Search Ashworth College
It’s common to think that workplace negotiations always involve salary but having such a narrow focus can limit your career growth. Looking at other employee benefits available to you gives you more ways to negotiate, and can be a great way to avoid feeling stuck at work.
Exploring your options can take some work, but it’s worth it since many companies offer a variety of attractive perks. These negotiables may include professional development opportunities, flexible work/life balance, or more tangible things like financial reimbursements. Here are some of the things to ask for and negotiation tips to help you get them.
Project placement. - While titles and salaries are inevitable factors in your career journey, positioning yourself to help with a project typically above your paygrade can help jump-start your next promotion. Asking for and capitalizing on a specific project shows your ambition while providing an opportunity to prove your worth.
Tuition reimbursement. - Your employer may offer this benefit to help offset their team members’ education expenses. Although you’ll initially pay out of pocket, employees may see some, or all, of their tuition costs covered at the end of a program. This is especially relevant during a time when “the college degree is becoming the new high school diploma,” according to a New York Times article.
Professional development opportunities - Many organizations will budget for professional development (PD) opportunities ranging from specific industry or discipline classes to speakers, conferences, and seminars. Since it’s a win-win for both employee and employer and shows your interest in improving career skills, asking for paid professional development might be one of the safer asks in workplace negotiations.
Wellness programs and perks. - Whether your employer subsidizes a monthly gym membership, pays for yoga or training classes, or offers rewards for reaching healthy benchmarks, wellness perks are more common than ever before. According to a recent Forbes article, companies are recognizing they need some type of wellness initiative to stay current and competitive. You can’t do your job right if you’re not at work or performing at the highest level due to your health and wellness.
Schedule flexibility (hours and location). - Unless you’re happy working the same hours at the same space every day of your job, you’re probably interested in negotiating flex time or remote work options. Typical 9 to 5 jobs are becoming less and less standard, with many companies allowing employees to designate work from home days or occasionally alter when they start and end their workdays.
Transportation or parking reimbursement. - If you’re a regular commuter, why not ask for transportation reimbursement to help you get to and from the place you’re working? If you drive to work, employers may help offset gas or parking costs, while urban commuters may get their public transportation costs reimbursed or subsidized.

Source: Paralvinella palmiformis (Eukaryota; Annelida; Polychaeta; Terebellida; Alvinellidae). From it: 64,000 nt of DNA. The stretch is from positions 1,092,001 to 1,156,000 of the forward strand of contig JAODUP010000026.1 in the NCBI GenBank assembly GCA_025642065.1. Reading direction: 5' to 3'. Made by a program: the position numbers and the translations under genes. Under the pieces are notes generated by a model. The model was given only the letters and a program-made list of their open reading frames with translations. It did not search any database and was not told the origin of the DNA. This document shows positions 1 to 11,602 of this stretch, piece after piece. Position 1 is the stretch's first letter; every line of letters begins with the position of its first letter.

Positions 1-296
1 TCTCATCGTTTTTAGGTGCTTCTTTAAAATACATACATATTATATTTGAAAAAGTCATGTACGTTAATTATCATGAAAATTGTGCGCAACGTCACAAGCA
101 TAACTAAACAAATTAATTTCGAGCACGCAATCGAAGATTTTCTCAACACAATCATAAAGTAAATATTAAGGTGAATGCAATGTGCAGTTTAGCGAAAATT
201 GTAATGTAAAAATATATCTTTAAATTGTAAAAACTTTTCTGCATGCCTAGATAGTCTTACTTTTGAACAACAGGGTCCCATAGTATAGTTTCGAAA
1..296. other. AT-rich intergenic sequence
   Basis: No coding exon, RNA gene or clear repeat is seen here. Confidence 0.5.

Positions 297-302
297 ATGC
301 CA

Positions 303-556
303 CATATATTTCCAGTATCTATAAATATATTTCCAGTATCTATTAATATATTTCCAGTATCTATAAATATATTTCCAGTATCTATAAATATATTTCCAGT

Physical office/workspace. - Setting yourself up for success means creating an environment for success. If you’re looking for a more comfortable, productive work setting, then talk to your employer about your physical space. You may even be able to tie this into a conversation about flexible scheduling or location (i.e. working from home or remotely) to help change-up your surroundings.
Plan and prepare for what’s on – and off – the table. - Take the time to research what you want and decide if each item is a realistic option, then prioritize your perks. You want to avoid asking for things that are off limits due to strict company or legal factors, like disability coverage or 401(k) contributions which are more pre-determined than the list of negotiables above.
Look over a total package breakdown. - Ask your current or prospective employer for a complete list of benefits that match your current or desired position. This will help you get a big picture understanding of what’s already in place for you versus things you aim to add. You may even see benefits that you didn’t know were available, and therefore won’t want to ask for in negotiations.
Analyze the field. - Research is your best resource when negotiating at work. Analyzing the common benefit options for your industry could sway the conversation in your favor. Compare what you’re looking for with what you’re finding is available to other employees in similar positions.
Keeping in mind that negotiations may not feel like the most comfortable conversation, be polite and firm in what you’re asking to ensure both sides reach a good conclusion at the end of the conversation. Be prepared, be confident, and remember the negotiation process is an investment in your daily happiness and career goals.